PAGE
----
“I’m a free man and I’m going out the front door.”
It’s extremely difficult for me to explain how much I love this movie, but I’m gonna try. Daniel Day Lewis plays Gerry Conlan, a nobody from the streets of Belfast who moves to England in an attempt to escape the tightening clutches of the petty criminal world in which he lives. After an explosion in a pub in Guilford, he and old friend Paul Hill become easy prey for an English government under intense pressure from it’s people in the wake of an increased IRA presence.
Based on real events that happened during the height of the conflict between dissident Irish Republicans and the British Armed Forces in the 70’s, this is the story of how the “Guilford Four” as they became known were wrongly imprisoned and the struggle to clear their names afterwards.
I’m not here to discuss exactly what is real or what was fabricated for the sake of cinema. There’s been many arguments for and against the events that happened or what some say simply didn’t happen the way it was portrayed in the movie. This is not a pro-IRA movie by any means or anti-British either, it’s a movie centred around the true meaning of the word justice. Parallel to the cause to free the Guilford Four is the relationship between Gerry and his father Giuseppe, played impeccably by Pete Postlethwaite. If anything, the true heart of the story here is the very real and relatable friction between father and son and the strange twisting emotions of love, hate, devotion and expectation to name but a few that can lead a family to self implosion.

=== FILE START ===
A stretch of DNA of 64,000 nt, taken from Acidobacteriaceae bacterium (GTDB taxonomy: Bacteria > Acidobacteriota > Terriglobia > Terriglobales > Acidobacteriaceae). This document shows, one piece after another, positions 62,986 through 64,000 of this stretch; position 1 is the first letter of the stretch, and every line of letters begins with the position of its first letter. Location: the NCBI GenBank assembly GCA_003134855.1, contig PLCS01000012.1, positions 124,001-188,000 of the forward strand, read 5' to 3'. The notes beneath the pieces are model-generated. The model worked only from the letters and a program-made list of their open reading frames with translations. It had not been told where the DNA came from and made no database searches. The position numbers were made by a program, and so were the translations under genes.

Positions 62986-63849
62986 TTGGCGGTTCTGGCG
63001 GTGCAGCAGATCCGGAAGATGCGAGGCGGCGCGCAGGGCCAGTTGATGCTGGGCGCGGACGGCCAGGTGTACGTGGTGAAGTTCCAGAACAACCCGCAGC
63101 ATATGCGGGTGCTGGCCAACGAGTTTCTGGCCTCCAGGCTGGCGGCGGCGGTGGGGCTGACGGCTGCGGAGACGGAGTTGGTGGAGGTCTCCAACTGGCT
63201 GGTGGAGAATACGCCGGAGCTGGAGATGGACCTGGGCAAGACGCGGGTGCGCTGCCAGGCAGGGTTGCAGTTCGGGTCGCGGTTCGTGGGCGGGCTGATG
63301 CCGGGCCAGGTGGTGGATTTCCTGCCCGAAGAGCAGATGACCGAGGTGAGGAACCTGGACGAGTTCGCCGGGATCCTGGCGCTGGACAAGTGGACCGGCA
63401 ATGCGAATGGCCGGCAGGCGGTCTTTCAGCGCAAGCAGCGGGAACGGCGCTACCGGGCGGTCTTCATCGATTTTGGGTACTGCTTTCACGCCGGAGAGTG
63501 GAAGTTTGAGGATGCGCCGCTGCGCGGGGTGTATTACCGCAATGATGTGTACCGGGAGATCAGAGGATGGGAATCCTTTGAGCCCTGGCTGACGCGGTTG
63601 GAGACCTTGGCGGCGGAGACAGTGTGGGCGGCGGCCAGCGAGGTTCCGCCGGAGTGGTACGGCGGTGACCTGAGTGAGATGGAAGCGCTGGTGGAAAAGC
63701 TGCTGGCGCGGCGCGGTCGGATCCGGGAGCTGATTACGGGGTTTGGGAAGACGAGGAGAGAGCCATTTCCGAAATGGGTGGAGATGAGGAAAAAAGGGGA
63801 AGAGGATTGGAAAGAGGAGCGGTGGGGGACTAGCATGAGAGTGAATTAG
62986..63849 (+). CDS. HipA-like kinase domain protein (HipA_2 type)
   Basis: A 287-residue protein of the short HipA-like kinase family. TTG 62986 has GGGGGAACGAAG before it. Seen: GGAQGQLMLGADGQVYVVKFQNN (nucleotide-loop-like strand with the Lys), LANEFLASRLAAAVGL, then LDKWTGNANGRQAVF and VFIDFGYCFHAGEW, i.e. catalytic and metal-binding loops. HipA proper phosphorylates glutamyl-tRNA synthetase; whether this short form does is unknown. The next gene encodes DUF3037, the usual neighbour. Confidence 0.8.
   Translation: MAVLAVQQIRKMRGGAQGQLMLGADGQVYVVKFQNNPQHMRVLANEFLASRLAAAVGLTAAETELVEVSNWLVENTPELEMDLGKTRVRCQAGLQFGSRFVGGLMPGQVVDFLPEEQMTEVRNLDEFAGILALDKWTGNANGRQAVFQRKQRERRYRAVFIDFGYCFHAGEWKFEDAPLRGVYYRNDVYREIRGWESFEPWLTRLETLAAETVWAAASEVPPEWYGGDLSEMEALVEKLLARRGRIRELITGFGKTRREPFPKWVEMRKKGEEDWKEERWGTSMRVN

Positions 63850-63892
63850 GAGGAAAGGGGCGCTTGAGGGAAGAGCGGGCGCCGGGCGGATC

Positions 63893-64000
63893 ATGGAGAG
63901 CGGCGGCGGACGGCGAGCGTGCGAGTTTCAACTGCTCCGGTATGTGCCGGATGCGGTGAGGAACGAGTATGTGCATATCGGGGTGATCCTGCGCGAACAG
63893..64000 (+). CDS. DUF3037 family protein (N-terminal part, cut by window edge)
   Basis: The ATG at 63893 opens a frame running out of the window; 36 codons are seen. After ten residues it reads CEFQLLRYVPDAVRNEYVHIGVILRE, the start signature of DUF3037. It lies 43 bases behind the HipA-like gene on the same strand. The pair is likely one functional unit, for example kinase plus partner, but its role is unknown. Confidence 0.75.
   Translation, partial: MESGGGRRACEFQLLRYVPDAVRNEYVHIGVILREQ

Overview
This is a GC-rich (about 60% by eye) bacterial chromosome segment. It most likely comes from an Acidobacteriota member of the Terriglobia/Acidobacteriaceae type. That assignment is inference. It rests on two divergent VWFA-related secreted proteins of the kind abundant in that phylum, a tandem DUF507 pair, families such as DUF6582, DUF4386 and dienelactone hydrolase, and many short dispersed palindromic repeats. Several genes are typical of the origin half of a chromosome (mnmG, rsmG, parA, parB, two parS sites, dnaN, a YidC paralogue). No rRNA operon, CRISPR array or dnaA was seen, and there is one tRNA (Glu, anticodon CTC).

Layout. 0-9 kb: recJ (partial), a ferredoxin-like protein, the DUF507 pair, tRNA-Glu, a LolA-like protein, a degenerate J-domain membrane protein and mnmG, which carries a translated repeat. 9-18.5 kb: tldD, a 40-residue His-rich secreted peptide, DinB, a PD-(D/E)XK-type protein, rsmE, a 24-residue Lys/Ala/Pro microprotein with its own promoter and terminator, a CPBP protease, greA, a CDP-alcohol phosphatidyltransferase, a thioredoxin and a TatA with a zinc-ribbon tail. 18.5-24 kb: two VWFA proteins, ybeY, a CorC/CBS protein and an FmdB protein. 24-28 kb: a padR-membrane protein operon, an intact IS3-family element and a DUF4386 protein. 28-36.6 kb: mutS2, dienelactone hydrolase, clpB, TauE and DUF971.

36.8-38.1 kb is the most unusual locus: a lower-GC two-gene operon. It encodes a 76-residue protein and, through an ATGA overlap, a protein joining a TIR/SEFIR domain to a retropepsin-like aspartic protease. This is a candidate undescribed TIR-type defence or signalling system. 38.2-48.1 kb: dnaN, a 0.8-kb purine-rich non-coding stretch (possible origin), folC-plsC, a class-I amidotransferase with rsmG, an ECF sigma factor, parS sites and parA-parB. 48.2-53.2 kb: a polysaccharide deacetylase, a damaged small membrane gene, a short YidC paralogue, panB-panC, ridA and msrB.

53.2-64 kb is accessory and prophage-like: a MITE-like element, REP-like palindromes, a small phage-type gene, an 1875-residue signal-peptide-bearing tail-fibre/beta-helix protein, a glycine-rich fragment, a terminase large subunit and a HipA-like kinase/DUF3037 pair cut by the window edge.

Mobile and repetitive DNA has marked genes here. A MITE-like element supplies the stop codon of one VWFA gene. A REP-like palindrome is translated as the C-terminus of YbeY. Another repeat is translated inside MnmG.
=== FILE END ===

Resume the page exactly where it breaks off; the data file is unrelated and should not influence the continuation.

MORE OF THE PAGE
After Lincoln, Day-Lewis has now notched up three Oscars for Best Actor but I can honestly say that none of them compare to his unbelievably heartbreaking, intense portrayal of Gerry. It’s a master performance which never fails to pull at my heartstrings every time I watch it. In one scene he can be a heedless, self-centred, arrogant little prick with zero respect for his father or himself and in the next he can be the likeable hero we all want to cheer for. John Lynch as Paul Hill and Emma Thompson as the lawyer hell bent on clearing Conlan’s name, step up to the plate sufficiently but it’s Postlethwaite’s poignant depiction of the loving father, protector and provider, determined to make amends that helps make this the masterpiece it still remains today. Postlethwaite’s performance of a lifetime stands up to Day-Lewis’s and his ability to proudly assert a certain sense of humility from his son is what steadily moves the story forward and keeps it grounded without it becoming too much of a court room drama. Many of the best scenes involve the two in prison together. It’s his untimely death that ultimately clicks the movie into third gear and begins the initial ascendance towards the climax.
I really can’t stress how good the acting is. They make you believe every single word they say. They make your stomach churn every time something happens. In short, they make you care. For reasons I can’t fully explain I feel a real sense of personal connection with this movie, not because of the actual political subject or the implications that surround it but more down to the relationship between Gerry and his father. I defy anyone who watches this who doesn’t feel some inclination of sadness about their own father regardless of their own paternal situation. That’s how good Daniel and Pete are together. I can honestly say that there isn’t many movies out there that can make me so full of anger and then drowned with such teary eyed contentment shortly after. A true work of genius from Jim Sheridan and everyone involved. I would implore anyone who hasn’t seen this to do so as soon as humanly possible.
Gavin Logan – Follow me on Twitter